Why machines won’t save us from the labour shortage

Automation is seen as a beacon of hope in the fight against labour shortages. However, the hoped-for relief requires more than just the availability of machines. In his guest article in NZZ, GDI researcher Jakub Samochowiec shows why the reality is more complex than it seems at first glance.
17 June, 2024 by
Why machines won’t save us from the labour shortage
GDI Gottlieb Duttweiler Institute

Working only fifteen hours a week thanks to machines. This is how the British economist John Maynard Keynes envisioned today’s world almost a hundred years ago. Since then, as Keynes anticipated, a great deal has been automated. However, the abundance of free time did not materialise, nor did the feared unemployment. Indeed, there is actually a shortage of workers. So what happened?

The idea that machines would make it possible to work less and thus also overcome the labour shortage is based on assumptions that are not necessarily true.

Efficiency, wages and performance

Firstly, increasing efficiency does not necessarily lead to savings. Technology does allow more efficient processes. As early as the nineteenth century, however, the economist William Jevons observed that more efficient steam engines did not lead to less coal consumption, but to more. This so-called rebound effect is also evident in the world of work. E-mails allow enormously efficient communication. However, this did not lighten the workload for the vast majority of employees. They simply read and write a lot more messages than ever before.

In an interview conducted for our study “Strategies for dealing with the labour shortage”, an employee of a production company reported that a new packaging machine had not mitigated their labour shortage. Instead, the efficiency gain was compensated for with more different package sizes.

Whether it makes business sense or not, efficiency increases often seem to result in more output rather than savings. In a survey conducted for our study, 40 percent of the 280 managers questioned said that previous automation savings had been fully offset by an expansion of output. A further 30 percent somewhat agreed.

A second point concerns the link between wages and technological progress. Of course, some jobs have been automated – in agriculture, for example. But where does freed-up labour go? Does the market provide sufficient incentives to do the most necessary work? The literature indicates that jobs with higher wages cause more negative externalities, i.e. more social follow-on costs. The opposite is true for low-paid jobs. But externalities aside: in a survey we conducted with a thousand Swiss employees, only a minority are convinced that those in their company who earn more also contribute more to the company’s success.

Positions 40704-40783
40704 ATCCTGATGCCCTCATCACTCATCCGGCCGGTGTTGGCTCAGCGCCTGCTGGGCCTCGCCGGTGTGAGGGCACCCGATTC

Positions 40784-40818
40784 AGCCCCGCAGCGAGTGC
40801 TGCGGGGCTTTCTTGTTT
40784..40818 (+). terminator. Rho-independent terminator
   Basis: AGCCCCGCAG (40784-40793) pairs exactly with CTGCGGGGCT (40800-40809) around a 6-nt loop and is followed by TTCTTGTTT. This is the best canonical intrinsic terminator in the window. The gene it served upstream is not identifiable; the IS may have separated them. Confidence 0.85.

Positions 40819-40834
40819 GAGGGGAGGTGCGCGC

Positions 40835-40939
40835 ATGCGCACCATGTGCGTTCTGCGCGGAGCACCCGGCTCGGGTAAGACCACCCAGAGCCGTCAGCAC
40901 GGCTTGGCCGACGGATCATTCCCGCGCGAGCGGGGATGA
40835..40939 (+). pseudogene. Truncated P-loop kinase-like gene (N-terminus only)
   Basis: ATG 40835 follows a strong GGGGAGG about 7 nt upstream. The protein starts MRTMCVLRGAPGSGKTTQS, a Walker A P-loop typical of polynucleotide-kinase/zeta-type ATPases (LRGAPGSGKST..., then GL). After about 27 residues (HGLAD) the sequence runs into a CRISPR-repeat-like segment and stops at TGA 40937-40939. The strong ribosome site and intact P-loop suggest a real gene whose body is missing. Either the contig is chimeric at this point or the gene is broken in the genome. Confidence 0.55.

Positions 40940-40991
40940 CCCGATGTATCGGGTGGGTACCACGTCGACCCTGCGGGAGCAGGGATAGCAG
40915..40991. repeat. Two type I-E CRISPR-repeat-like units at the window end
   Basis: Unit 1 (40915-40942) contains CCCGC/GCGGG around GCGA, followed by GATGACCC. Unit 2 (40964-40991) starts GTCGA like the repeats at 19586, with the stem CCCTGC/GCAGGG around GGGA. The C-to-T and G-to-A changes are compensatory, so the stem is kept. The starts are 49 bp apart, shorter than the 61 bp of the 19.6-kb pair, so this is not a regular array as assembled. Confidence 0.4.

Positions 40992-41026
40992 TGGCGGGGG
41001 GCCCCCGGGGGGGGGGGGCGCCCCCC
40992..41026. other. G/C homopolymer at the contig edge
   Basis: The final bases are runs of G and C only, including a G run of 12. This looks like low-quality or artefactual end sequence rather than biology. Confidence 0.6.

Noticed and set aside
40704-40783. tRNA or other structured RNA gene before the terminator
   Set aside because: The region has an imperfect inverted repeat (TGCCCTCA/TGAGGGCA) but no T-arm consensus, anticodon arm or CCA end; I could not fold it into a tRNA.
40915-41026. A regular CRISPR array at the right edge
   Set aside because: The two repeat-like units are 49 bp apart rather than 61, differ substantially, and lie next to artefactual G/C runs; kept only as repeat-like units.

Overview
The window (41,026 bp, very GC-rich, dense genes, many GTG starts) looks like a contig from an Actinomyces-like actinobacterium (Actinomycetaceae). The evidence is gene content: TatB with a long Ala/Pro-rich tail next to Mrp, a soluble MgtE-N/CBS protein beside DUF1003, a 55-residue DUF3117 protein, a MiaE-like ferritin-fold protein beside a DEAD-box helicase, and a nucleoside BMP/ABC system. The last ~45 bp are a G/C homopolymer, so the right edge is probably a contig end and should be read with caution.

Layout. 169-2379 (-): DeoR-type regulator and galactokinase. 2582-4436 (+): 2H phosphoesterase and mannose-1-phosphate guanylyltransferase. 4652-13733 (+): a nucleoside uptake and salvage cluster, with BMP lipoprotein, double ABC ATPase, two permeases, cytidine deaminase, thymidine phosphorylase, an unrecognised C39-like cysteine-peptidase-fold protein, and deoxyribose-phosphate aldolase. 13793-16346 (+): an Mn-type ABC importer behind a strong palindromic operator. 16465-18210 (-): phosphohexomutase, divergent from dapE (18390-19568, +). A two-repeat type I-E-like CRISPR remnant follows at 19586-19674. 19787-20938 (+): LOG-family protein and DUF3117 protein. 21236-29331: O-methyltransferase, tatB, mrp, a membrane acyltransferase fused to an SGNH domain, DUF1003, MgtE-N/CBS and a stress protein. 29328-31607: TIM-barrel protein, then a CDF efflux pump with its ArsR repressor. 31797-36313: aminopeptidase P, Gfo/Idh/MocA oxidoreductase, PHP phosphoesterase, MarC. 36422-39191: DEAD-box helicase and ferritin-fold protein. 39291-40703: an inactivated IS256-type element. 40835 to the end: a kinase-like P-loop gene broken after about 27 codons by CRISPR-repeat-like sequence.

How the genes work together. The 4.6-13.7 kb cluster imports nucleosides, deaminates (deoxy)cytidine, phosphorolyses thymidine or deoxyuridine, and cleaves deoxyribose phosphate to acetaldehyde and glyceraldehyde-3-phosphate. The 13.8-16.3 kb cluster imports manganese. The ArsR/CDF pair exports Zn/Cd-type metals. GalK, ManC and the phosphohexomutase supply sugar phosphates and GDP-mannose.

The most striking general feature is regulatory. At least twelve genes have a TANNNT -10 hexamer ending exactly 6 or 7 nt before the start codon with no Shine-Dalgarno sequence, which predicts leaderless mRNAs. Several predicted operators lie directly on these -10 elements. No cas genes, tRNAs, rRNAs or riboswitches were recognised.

A 2016 article in the Harvard Business Review estimated that the American economy could get by with half the number of management positions. Around 40 percent of the employees we surveyed also think that they would work better with fewer managers. This is presumably also because, as we show in the study, their number has tripled in the last thirty years. Nevertheless, managers are the highest earning occupational group in Switzerland, while the incentives for some “systemically relevant” jobs are significantly lower despite a shortage of staff.

Arms race in the service sector

Thirdly and finally, there is the question of the connection between performance and value creation. Some work in the service sector does not directly generate value, but redistributes existing assets. Advertisers compete for limited consumer spending, scientists for limited funding, lawyers for guilty verdicts or acquittals. If the pie to be distributed does not grow, the efforts of competitors neutralise each other.

The British economist Lord Adair Turner speaks of a zero-sum economy. The introduction of technological aids is then comparable to high-tech shoes that do not allow a football team to do without its players. After all, the competition uses the same tools, and the (zero-sum) game continues at a higher level. An arms race is taking place in the service sector, which at a certain point no longer generates any added value for society.

It is a social dilemma: from an individual perspective, participation in the arms race may represent a necessary investment and meaningful work. From a social perspective, such zero-sum jobs are an infinitely large catch basin for technological productivity gains, and they tie up resources that would be put to better use elsewhere. Perhaps they are also one of the reasons why the digital revolution has hardly been reflected in economic productivity so far (see the Solow paradox).

Ultimately, the labour shortage can therefore be described as an allocation problem: If 1) increased efficiency does not automatically lead to an increase in output, 2) the market does not provide sufficient incentives and 3) resources are tied up in unproductive redistribution and arms races, we do not have too few workers – we are just deploying them incorrectly. In this case, simply trying to solve the problem with more machines (but also people) will be very inefficient, to say the least.

Dr. Jakub Samochowiec is Senior Researcher and Speaker at the Gottlieb Duttweiler Institute. The holder of a doctorate in social psychology, he analyses social, economic and technological changes with a focus on decision-making, age, media and consumption.


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